The second thing that happened around that time was that some guys I knew from Canton started to publish a homemade monthly sports, music, and whatever moved them magazine called the Nooz. It looked like it was put together on someone’s kitchen table, which it really was, back in the days before desktop publishing. It was a great read, filled with funny stories, cartoons, quotes, music reviews, whatever they wanted to publish that month. The listed everyone on the subscription list on the back cover, and ever month a few more names would be added. They asked me to write a monthly column about almost anything I wanted to, and so I wrote about Opening Day at the old Stadium, McGuffey Lane concerts at Zachariah’s and Sty Glen, why Art Modell was an asshole, an album by album analysis of Jimmy Buffett’s career, and who knows what else. It was really fun publication to write for, and hundreds of people read my stuff each month and I felt semi-important.
Move ahead four or five years. The Nooz was no more (things like marriage and parenthood took up too much of the editors and publisher’s lives), I’m teaching at a different school, and my free time is taken up working and hanging out at the neighborhood tavern I now owned in Parma with a couple of buddies (which is a whole other story yet to be written). Those bright eighth graders from years before are now in college and a bunch of them come in for dinner one night and we sat around and got caught up on what had transpired in our lives. Several of them were quite critical with me over the fact that I had never turned my long ago stories into a book like I once promised to do. They really got on my case about it and got me thinking about maybe trying to turn it into a novel.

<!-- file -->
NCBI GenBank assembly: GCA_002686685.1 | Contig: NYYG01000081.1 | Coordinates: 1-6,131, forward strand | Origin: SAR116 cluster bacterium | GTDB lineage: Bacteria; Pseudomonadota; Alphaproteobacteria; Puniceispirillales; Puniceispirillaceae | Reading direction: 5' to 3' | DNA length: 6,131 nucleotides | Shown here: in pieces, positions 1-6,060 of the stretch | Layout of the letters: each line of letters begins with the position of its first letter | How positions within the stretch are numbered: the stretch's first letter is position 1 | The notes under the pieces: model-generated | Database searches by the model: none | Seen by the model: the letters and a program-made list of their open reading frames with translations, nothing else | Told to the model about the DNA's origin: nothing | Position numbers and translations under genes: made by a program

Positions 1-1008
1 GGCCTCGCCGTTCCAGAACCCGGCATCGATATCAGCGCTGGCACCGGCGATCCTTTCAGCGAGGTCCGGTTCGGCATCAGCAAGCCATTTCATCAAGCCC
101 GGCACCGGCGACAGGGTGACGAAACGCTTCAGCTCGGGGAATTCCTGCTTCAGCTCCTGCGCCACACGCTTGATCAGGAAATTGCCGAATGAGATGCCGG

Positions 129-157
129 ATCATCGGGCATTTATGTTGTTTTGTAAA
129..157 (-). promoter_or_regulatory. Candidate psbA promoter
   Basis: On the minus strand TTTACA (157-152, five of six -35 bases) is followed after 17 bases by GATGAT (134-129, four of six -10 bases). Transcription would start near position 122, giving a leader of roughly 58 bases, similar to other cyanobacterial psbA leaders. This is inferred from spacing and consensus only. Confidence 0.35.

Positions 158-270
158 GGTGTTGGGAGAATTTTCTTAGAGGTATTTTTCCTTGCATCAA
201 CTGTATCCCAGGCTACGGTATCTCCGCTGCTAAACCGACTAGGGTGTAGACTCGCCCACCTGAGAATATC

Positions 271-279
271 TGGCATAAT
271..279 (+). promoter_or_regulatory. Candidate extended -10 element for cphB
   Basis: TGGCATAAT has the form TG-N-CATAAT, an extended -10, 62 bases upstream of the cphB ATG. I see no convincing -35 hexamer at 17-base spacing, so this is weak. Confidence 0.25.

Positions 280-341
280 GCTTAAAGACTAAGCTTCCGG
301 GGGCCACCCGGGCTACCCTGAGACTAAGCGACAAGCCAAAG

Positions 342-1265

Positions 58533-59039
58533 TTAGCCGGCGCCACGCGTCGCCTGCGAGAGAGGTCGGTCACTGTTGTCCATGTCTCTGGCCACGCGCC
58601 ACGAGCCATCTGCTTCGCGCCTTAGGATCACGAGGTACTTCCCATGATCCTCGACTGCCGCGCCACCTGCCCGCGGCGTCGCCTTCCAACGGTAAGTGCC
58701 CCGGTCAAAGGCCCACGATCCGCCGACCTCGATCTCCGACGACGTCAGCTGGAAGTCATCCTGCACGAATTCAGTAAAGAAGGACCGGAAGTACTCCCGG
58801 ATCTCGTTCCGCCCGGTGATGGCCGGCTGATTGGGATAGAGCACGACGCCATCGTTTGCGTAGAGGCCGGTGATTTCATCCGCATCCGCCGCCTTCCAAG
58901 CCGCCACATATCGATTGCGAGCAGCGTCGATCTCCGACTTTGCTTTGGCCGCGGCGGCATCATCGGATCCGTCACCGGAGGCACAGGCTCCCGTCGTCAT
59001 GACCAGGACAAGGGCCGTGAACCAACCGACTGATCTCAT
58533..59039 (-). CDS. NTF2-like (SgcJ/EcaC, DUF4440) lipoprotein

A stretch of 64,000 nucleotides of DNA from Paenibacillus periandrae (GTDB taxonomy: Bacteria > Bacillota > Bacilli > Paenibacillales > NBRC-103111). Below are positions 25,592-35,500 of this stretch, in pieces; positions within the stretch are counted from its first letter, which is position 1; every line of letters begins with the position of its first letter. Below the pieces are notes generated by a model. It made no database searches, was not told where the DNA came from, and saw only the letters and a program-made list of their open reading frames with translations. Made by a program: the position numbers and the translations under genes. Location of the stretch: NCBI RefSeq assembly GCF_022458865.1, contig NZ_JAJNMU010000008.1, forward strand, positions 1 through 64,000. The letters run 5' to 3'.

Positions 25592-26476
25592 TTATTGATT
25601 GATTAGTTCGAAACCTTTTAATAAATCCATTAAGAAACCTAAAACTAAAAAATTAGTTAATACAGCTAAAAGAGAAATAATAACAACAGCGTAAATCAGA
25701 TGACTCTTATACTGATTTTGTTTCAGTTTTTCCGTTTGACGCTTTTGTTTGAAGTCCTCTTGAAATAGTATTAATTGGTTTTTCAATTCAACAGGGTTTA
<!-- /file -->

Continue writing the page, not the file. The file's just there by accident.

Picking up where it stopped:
At the time I was going through one of those mini mid-life crises that people have when their birthdays end in five or zero. So I pulled the classroom stories as well as my old football story out of the drawer, tried to string them along together, and then tried to imagine the same characters really going to college, and extending the plot into adulthood. I had some good ideas, some unique things had happened to some old friends, and things started to flow.
Another lucky thing that happened to me was my friend Dave got divorced (lucky for me, not lucky for him) and he got a time-share in Cancun in the settlement. He had no one to go with so he took me. So for two years I was off to Mexico the week after school ended, and while there I worked on finishing the story every morning for four hours. It was while down there I filled in a lot of the gaps and came up with the ending.
A lot happened then that we will mention but not go into details including…sending it around to various publishers and agents…getting signed by both Random House and Doubleday…getting dumped by both Random house and Doubleday…getting permission from both Bob Seger and Bruce Springsteen to use their song lyrics…selling out the first printing in a month…getting a real NYC agent…getting dissed by the Washington Post…getting several calls from Hollywood types…being a mini celebrity in Cleveland and Columbus…not getting a national paperback contract…meeting a lot of really cool writers and musicians.
And now, years later, not a month goes by where someone contacts me for the first time and tells me they have just read it and really enjoyed it. Probably the worst thing that happened is that my cover artist, and one of my favorite critics and closest friends, Chris Kowalczyk died of a heart attack in 2003. Still miss him and think of him often today. He was a big part of My Cleveland Story, he had read many versions of the manuscript over the years, and he really hit a home run with the book jacket.